NewsCovering Kern County


Specialists warn community members about the danger of drugs

“This work is critical."
OxyContin drugs
Posted at 5:53 PM, Apr 25, 2022
and last updated 2022-04-25 23:02:59-04

BAKERSFIELD, Calif. (KERO) — The CDC said that over 70% of the nearly 71,000 drug overdose deaths in 2019 involved an opioid, which is a class of drugs used to reduce pain such as fentanyl.

The National Institute on Drug Abuse said opioid pain relievers are generally safe when taken for a short time and as prescribed by a doctor, but because they produce euphoria, which is a state of intense happiness in addition to the pain relief, they can be misused.

This can then lead to dependence, addiction, and in many cases death.

“This work is critical because if it is easier to get drugs in America than it is to get treatment, we’re never going to be able to bend the curve on overdose,” said Dr. Raul Gupta, Director of the White House Office of National Drug Control Policy.

Dr. Gupta said that the most important action that they can take right now is to save lives. He adds that the majority of people with substance use disorder aren't getting the treatment that they need, which is one of the main drivers of the overdose crisis.

“We know that treatment saves lives. Everyone that wants treatment should be able to get it and that’s our goal. Through the president's strategy, we will double treatment admissions for the populations most at risk of overdose death and ensure that universal access to medications for opioid use disorders occurs by 2025,” said Dr. Gupta.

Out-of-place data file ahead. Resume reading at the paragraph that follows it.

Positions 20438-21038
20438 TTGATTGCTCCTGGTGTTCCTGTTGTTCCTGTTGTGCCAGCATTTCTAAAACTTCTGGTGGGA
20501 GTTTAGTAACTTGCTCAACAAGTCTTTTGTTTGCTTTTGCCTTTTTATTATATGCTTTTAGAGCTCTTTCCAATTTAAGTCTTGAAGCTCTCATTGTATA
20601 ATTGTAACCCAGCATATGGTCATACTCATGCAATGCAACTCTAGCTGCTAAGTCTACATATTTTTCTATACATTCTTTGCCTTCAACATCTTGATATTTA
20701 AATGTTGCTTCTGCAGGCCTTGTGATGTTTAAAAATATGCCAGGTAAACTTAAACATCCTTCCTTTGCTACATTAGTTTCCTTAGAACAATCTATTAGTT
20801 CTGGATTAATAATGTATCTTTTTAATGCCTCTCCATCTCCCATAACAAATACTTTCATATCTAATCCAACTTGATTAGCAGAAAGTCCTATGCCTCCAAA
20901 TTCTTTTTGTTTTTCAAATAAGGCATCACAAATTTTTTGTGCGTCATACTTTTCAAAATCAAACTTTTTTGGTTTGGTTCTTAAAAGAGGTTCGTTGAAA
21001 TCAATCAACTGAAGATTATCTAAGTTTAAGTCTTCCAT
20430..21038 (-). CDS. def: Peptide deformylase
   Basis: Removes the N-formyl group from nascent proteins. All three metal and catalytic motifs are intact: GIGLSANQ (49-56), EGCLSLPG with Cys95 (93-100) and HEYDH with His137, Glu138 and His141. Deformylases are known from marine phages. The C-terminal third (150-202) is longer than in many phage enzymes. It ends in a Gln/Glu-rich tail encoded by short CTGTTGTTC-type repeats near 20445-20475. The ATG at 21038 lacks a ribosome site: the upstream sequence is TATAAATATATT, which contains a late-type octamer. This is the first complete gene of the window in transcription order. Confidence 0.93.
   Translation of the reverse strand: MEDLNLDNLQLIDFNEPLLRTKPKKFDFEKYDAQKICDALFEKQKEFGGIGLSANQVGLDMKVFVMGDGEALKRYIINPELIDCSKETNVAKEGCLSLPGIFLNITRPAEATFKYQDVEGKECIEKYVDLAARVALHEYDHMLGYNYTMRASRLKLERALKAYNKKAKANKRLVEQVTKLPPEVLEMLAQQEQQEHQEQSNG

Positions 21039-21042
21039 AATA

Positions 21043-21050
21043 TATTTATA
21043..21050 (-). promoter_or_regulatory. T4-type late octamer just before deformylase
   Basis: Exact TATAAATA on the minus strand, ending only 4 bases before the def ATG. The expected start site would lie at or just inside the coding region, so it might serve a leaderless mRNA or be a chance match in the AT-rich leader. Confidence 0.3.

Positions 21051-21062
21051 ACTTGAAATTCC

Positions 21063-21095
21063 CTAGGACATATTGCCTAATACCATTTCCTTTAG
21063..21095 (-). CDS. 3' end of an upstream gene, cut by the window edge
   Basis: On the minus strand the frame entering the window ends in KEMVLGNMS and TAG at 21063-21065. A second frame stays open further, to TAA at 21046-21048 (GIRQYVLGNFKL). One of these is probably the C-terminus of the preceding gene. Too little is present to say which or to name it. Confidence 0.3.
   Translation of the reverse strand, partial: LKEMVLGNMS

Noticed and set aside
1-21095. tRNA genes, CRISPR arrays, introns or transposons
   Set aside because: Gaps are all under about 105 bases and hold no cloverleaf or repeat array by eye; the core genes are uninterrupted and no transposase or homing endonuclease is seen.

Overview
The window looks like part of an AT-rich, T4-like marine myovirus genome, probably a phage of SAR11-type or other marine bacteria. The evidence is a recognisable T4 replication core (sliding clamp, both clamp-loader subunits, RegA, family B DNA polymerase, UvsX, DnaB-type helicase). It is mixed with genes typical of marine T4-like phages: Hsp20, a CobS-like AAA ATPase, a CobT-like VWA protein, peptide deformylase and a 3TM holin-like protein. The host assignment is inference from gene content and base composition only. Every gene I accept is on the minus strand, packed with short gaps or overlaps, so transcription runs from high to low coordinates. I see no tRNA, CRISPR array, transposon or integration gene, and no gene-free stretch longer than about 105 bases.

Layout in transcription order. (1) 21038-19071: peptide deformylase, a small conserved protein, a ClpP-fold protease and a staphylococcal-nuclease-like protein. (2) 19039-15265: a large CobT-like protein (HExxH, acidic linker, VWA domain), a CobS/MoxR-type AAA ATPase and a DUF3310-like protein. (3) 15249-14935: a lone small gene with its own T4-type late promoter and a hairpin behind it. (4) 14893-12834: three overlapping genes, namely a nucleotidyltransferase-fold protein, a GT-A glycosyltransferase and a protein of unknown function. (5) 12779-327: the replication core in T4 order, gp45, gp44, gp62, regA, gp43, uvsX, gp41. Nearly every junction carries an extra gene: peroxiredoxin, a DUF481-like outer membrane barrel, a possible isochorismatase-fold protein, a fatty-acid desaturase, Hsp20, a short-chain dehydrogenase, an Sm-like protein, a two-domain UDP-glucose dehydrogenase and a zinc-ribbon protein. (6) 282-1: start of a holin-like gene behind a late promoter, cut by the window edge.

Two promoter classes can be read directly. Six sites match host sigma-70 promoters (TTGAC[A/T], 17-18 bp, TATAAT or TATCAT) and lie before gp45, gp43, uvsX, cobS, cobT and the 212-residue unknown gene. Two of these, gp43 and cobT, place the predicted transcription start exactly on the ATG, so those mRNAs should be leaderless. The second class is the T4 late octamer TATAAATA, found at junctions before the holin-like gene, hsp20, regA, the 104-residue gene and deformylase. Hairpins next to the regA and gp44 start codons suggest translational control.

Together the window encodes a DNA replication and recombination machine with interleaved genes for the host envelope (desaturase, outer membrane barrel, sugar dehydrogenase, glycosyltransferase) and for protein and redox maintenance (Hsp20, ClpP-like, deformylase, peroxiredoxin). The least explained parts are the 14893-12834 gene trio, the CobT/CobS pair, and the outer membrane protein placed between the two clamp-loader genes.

In the case of an overdose emergency, Lori Meza with KSCO reminds us about a potentially lifesaving tool that is available at our local pharmacies and can be stored right within your home.

“Some drug prevention tips include contacting your local pharmacy to see if a Naloxone or Narcan is available for purchase. In the state of California, a prescription isn’t necessary to purchase a Naloxone or Narcan. A Naloxone or Narcan can save a life if someone does overdose on drugs. Seconds can truly save a life so having that on hand is a great tool.”

Meza adds that another drug prevention tip that community members can do at home is simply disposing your old medications, whether it is non-chronic or not it can still become an additive drug.

“Only take what is prescribed to you. If something is expired or you are just not going to use it anymore, it is best to keep it out of the house for the sake of an adolescent getting it or someone who doesn’t need it, using it, and potentially becoming addicted to drugs because of a pain medication.”

Every year, the D.E.A holds two “drug take back” days, where community members are able to properly dispose of their expired medications.

The next drug take back day will be held April 30.